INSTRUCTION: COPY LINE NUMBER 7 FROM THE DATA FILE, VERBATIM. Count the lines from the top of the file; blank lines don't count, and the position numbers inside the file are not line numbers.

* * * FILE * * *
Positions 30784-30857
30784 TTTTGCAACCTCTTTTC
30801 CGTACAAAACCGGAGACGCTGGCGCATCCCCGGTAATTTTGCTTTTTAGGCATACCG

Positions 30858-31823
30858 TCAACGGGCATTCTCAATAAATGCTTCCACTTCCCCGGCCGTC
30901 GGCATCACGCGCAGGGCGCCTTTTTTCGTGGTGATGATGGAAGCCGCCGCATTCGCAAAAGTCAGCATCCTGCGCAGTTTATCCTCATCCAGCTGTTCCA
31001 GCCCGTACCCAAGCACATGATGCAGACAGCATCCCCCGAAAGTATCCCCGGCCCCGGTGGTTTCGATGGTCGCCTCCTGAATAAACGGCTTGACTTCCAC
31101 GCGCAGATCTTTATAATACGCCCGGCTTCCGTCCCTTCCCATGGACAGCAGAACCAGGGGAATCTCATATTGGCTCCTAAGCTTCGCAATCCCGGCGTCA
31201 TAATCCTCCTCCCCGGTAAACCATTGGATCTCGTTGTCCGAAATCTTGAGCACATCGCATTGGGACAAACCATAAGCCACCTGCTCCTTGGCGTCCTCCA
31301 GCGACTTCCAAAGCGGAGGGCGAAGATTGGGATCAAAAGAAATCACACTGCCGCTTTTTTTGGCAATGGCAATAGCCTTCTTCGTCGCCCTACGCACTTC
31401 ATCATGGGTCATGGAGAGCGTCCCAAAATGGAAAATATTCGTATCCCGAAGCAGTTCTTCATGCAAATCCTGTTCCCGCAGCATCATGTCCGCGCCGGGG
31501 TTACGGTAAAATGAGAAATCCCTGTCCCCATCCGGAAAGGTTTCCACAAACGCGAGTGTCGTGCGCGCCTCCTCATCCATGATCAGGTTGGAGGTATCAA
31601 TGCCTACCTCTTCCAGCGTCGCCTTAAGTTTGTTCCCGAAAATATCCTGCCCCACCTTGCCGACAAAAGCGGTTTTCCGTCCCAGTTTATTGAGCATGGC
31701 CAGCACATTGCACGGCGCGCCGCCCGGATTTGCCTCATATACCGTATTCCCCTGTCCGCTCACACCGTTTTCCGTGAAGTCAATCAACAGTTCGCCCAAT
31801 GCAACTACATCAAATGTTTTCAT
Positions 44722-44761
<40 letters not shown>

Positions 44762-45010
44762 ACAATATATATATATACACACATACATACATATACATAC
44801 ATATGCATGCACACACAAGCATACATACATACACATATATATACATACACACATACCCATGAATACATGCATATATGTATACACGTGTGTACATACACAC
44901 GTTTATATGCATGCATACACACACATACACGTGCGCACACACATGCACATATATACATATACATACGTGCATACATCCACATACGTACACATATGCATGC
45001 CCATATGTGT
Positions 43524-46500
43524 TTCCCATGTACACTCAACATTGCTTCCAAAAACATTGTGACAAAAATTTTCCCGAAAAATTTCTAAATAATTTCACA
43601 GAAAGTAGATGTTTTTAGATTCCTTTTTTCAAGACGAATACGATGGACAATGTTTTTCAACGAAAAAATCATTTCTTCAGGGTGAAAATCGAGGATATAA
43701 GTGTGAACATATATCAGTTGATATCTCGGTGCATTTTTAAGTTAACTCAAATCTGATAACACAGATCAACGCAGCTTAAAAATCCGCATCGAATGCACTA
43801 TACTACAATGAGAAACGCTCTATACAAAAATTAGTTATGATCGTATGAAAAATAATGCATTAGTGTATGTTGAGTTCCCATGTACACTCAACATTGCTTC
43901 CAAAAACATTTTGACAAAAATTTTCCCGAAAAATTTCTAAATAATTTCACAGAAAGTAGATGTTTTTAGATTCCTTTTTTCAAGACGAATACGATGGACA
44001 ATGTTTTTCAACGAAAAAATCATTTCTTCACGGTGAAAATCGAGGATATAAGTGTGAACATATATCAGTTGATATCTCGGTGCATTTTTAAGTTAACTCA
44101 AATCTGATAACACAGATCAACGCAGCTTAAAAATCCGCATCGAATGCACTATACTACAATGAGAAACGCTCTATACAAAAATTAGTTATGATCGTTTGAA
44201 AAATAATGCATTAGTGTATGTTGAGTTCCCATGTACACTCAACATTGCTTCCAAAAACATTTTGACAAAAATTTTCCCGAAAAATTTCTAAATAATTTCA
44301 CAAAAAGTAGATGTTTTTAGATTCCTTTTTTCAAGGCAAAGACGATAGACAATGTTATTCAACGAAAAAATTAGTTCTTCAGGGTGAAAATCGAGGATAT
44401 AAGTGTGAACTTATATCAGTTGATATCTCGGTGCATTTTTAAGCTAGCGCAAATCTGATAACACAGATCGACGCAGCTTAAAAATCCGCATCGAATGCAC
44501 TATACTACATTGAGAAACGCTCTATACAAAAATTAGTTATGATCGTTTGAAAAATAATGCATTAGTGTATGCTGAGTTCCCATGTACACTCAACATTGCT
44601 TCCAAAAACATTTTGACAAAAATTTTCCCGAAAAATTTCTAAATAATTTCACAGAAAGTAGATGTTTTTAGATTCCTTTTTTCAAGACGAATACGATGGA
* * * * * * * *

31001 GCCCGTACCCAAGCACATGATGCAGACAGCATCCCCCGAAAGTATCCCCGGCCCCGGTGGTTTCGATGGTCGCCTCCTGAATAAACGGCTTGACTTCCAC